Von Willebrand disease (vWD) is the most common inherited bleeding disorder worldwide, caused by the missing or defective von Willebrand factor (vWF), a blood-clotting protein. vWF is a multimeric protein that interacts with platelets to form the initial platelet aggregate, a primary hemostasis. Referred to as a “biological sensor of blood flow,” vFW can be stretched open under high shear stress and bind to platelets. In various cardiovascular conditions, vWF is degraded by shear stress, which results in a loss of high molecular weight multimers. This correlates strongly with a pressure gradient in cardiovascular conditions, such as obstructive hypertrophic cardiomyopathy (HC), which suggests that vWF testing could reflect the natural history of progression in HC and could accurately reflect responses to medical treatment and possibly predict prognosis.
In a recent study published in the American Journal of Cardiology, Mayo Clinic researchers examined the relation of peak pressure gradient to vWF function before and after discrete treatment interventions in hypertrophic cardiomyopathy and compared this data with results seen with the standard HC biomarker brain natriuretic peptide (or B-type natriuretic peptide, BNP). Additionally, researchers compared the severity of vWF disruption with other cardiac disorders in which vWF abnormalities are known to be associated with bleeding from acquired von Willebrand disease.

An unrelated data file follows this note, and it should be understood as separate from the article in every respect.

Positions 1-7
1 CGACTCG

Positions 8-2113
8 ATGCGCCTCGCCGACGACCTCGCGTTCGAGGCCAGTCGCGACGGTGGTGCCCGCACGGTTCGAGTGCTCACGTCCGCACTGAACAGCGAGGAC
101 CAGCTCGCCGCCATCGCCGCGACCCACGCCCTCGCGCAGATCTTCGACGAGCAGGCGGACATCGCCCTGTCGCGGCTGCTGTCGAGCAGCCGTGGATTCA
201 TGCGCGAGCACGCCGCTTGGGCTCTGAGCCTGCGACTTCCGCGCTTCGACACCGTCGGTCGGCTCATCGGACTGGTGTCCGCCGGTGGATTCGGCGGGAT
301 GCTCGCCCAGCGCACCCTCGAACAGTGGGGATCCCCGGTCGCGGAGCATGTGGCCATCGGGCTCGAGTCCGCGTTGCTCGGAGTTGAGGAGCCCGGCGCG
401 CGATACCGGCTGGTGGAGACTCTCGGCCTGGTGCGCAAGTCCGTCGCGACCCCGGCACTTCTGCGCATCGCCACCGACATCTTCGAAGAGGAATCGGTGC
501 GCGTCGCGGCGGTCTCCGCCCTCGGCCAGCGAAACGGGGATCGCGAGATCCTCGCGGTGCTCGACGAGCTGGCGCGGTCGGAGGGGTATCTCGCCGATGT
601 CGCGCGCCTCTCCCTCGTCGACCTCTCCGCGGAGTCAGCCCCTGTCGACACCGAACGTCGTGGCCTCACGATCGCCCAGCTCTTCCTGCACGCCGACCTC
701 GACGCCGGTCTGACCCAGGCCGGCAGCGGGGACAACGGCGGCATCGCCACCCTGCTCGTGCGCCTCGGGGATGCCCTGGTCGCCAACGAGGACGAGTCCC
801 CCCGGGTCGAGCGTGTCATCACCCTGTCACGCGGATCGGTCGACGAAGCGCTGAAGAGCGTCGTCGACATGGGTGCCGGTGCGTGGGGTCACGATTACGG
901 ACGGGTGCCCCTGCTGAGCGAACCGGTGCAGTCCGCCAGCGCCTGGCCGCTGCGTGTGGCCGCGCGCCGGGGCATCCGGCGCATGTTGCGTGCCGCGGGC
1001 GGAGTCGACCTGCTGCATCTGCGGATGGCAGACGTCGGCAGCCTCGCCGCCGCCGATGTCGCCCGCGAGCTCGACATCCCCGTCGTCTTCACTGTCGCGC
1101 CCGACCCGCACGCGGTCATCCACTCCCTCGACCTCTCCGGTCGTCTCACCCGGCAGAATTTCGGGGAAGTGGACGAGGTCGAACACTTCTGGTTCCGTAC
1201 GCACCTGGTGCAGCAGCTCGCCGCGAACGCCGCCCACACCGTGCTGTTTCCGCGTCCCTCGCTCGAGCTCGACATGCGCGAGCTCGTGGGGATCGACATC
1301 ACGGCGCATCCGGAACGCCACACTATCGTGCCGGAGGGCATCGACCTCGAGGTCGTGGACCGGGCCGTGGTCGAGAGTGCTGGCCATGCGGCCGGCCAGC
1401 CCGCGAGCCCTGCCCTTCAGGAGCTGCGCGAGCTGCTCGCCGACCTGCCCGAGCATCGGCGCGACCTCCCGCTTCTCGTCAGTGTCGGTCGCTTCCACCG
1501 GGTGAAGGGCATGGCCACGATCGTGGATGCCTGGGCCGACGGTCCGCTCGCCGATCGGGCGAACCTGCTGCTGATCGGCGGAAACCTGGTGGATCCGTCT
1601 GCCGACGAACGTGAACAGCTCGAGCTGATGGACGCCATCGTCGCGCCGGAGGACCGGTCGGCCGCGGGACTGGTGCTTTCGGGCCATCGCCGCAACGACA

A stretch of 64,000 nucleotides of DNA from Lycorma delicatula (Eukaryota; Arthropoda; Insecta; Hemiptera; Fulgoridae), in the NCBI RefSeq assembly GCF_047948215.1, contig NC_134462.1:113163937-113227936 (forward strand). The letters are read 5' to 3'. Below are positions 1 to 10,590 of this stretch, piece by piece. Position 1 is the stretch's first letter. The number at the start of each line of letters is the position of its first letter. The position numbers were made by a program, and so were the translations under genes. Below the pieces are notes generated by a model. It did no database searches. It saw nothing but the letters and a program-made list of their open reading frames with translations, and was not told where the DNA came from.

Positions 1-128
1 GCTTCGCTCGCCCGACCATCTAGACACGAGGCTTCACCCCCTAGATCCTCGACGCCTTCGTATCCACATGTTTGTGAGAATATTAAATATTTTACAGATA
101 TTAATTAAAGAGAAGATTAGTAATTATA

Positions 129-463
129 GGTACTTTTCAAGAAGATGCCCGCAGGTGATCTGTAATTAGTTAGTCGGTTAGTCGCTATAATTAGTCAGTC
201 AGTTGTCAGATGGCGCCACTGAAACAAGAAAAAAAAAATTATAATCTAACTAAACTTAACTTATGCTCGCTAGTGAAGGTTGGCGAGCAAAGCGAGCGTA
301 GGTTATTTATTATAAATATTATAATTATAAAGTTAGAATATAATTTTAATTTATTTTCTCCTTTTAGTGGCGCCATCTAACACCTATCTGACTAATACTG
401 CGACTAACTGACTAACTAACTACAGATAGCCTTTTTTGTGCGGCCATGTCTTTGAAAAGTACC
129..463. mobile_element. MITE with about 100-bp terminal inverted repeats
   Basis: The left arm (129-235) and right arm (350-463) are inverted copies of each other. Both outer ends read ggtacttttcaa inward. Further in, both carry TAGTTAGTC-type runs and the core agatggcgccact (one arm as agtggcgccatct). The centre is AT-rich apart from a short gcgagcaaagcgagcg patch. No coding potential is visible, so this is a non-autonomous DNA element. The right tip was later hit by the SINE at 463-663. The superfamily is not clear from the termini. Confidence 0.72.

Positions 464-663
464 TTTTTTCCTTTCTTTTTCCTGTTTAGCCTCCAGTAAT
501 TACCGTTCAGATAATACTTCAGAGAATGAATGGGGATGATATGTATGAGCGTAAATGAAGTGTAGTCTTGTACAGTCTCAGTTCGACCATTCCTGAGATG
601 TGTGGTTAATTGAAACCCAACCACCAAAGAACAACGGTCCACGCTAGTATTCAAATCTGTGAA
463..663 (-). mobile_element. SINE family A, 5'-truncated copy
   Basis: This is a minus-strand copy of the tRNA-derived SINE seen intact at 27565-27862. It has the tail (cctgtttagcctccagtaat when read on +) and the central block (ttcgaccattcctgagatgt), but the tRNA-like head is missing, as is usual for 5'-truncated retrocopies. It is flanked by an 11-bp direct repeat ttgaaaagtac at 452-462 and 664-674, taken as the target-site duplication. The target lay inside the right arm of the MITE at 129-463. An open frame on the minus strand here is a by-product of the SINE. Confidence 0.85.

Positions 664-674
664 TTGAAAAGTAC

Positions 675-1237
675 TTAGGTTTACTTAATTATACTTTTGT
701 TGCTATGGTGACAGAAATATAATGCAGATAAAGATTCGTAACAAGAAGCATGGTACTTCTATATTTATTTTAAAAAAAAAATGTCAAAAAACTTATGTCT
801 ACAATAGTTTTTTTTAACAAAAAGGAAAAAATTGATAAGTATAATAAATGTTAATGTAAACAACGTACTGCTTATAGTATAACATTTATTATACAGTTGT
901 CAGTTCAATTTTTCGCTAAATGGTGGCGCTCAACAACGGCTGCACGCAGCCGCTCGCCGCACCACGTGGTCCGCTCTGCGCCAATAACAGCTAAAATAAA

“In analyzing HC closer, it was discovered that new biomarkers were needed to accurately reflect the severity of HC and to predict therapeutic response in HC. Since shear stress is directly related to the severity of HC and other cardiovascular conditions, vWF became a very good candidate for our study,” said Dong Chen, M.D., Ph.D. a Consultant in the Hematopathology Laboratory at Mayo Clinic and senior author on this paper.
In the study, BNP and vWF indexes were strikingly increased in patients with HC compared to normal controls. This suggests the potential utility of these biomarkers as interim screening tools in addition to annual electrocardiography procedures in patients suspected of having the HC phenotype. According to the article, these patients could include first-degree relatives of patients with HC or people at risk who are participating in competitive athletics.
The study results also suggest that the severity of the vWF high molecular multi-user loss is correlated with HC severity. When HC is corrected by surgery, vWF abnormalities are also restored.
“Based on our results, vWF activity, antigen, and multi-user testing could provide an objective assessment of a patient’s HC severity,” said Dr. Chen. “Its recovery to a normal state suggests that it can also be used to assess the successfulness of the surgery.”
In conclusion, vWF can be used in clinical management of HC and post-surgical assessment of patients with HC.
For more information about von Willebrand factor, view the Mayo Medical Laboratories Hot Topic video series and testing resources.